Vikings coach Mike Zimmer does not have a vote for the Pro Football Hall of Fame. But if he was asked to choose one player to be immortalized in Canton, it would be Larry Fitzgerald Jr.
“I’d pick him every single time,” Zimmer said this week. “[I appreciate] the way he runs routes, catches, does all the dirty stuff, blocking, getting up after hits and then just taps [defenders] on the butt and goes back to the huddle.”
Fitzgerald, now 33, is still going strong in his 13th NFL season. The Minneapolis native leads the Arizona Cardinals, who play the Vikings at U.S. Bank Stadium on Sunday, with 68 catches, 686 receiving yards and five receiving touchdowns. He has 28 more catches than their second-leading receiver, running back David Johnson.
“He’s obviously an integral part of what they do,” Zimmer said.
The longevity of Fitzgerald, the third overall pick in the 2004 draft, might impress Zimmer most. With 133 receiving yards Sunday, he will crack the NFL’s career top 10 in that category. There is a realistic possibility Fitzgerald could climb as high as sixth or seventh by season’s end.
“He’s a great competitor. He’s tough. He has great physicality,” Zimmer said. “I’m amazed at the number of times he goes in there and blocks and gets wrapped up and hit and all that. His stamina is so great to be able to continue to play.”
Zimmer’s appreciation for Fitzgerald stretched beyond words. The Vikings this week loaded clips of Fitzgerald onto the digital tablets of their young wide receivers, using him as an example of what it takes to be a great all-around receiver in the NFL.
Three starters back
Three Vikings defensive starters returned to practice Thursday.
Cornerbacks Captain Munnerlyn and Terence Newman and middle linebacker Eric Kendricks all practiced, albeit on a limited basis, for the first time this week. The only Vikings player who did not practice was defensive tackle Sharrif Floyd.
Munnerlyn missed last weekend’s 26-20 loss to the Washington Redskins because of a sprained ankle and Kendricks was knocked out of that game because of a hip injury. Newman, meanwhile, missed Wednesday’s practice because of an illness.
Fellow cornerback Xavier Rhodes, who suffered a concussion against the Redskins, practiced for a second consecutive day and looks to be on track to return Sunday.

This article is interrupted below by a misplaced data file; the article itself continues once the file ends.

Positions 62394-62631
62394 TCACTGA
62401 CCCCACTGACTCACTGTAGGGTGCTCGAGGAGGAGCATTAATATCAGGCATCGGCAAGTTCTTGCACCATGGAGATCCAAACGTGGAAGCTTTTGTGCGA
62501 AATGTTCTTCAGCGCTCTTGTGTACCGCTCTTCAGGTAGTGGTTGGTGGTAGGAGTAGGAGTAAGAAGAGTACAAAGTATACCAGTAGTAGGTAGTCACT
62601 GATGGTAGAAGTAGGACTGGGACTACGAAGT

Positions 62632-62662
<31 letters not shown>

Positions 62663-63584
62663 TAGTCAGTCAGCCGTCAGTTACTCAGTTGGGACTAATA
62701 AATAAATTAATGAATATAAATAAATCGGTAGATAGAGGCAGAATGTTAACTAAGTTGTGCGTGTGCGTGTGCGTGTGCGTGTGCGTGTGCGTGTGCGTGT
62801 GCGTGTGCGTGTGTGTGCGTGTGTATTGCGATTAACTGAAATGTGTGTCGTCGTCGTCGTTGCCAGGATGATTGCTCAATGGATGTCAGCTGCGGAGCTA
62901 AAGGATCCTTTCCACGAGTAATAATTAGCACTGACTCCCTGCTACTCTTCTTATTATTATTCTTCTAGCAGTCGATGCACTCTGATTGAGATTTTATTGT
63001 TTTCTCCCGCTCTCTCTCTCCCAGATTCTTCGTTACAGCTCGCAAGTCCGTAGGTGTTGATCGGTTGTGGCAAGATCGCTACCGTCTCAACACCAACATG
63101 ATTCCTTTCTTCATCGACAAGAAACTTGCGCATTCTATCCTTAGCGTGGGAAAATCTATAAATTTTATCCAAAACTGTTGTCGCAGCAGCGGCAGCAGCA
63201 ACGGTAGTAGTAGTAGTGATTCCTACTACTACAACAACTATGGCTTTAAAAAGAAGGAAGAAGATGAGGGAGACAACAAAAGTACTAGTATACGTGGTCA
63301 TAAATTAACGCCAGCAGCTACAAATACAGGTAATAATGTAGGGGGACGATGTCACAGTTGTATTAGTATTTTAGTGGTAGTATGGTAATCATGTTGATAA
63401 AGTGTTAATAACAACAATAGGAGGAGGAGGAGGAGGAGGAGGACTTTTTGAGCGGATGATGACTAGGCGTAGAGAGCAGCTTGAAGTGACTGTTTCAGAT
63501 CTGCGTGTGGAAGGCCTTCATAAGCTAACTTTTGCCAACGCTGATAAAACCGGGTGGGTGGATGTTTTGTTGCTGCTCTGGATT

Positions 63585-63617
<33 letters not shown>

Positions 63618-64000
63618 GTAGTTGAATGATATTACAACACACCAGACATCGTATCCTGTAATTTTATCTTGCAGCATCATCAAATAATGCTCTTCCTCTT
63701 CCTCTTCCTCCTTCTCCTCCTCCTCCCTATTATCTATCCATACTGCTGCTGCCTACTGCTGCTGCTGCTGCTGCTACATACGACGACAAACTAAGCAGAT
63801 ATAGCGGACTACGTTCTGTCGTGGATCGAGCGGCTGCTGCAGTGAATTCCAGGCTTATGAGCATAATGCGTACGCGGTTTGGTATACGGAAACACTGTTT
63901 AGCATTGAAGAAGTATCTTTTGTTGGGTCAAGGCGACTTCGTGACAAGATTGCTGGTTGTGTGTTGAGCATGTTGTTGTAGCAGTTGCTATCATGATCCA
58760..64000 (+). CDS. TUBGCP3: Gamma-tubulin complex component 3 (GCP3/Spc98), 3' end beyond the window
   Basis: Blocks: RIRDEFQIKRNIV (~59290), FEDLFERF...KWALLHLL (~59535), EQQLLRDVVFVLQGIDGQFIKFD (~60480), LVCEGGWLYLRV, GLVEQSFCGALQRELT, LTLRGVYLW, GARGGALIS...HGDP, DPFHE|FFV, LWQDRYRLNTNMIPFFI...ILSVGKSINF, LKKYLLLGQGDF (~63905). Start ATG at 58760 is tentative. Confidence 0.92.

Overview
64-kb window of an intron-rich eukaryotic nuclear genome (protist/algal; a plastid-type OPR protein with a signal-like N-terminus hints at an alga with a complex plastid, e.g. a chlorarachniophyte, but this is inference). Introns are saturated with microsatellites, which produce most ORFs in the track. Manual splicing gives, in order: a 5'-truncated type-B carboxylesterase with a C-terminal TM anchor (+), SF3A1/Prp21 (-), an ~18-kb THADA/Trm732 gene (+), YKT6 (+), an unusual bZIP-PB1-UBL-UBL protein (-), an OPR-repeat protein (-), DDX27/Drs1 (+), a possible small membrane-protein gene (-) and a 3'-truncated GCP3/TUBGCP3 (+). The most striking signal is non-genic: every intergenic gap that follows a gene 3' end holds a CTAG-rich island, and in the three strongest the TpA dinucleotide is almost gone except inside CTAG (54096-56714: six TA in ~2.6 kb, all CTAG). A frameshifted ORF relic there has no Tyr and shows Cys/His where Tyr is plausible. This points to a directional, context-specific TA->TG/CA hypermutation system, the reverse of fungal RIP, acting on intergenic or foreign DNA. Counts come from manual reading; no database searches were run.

Kind words for Walsh
Special teams coordinator Mike Priefer said Thursday that Blair Walsh “handled himself with professionalism and class” when the Vikings waived the 26-year-old kicker Tuesday. He believes a change of scenery will be good for Walsh.
“At some point he’s going to turn it back on, I think,” said Priefer, who coached Walsh for five seasons. “Going to another place will help him. I truly believe that.”
Walsh never regained his confidence after his infamous 27-yard field-goal miss in the playoffs against Seattle last January. But Priefer believes that in time, Walsh will turn the experience into a positive.
“He’s handled the adversity as best as any young man could and I was real proud of him for that,” Priefer said. “I think he’s going to be better for it in the long run.”
Priefer said NFL experience and a good workout at Winter Park last Tuesday were the main reasons why the Vikings opted to sign Kai Forbath over other kickers.
“He’s always had a real smooth approach,” Priefer said. “He’s under control. He may not have the strongest leg on kickoffs, but he’s an effective kickoff guy as well.”
The Washington Redskins cited kickoffs as one of the main reasons they released Forbath last season. But after considering assigning kickoffs to punter Jeff Locke, who is having his best season as a pro, the Vikings will give those duties to Forbath.
“The way that Jeff is punting right now, I don’t want to mess with his technique,” Priefer said. “That does affect it. It’s a different swing obviously. And Kai’s a good enough kickoff guy that we should be able to handle it, especially indoors.”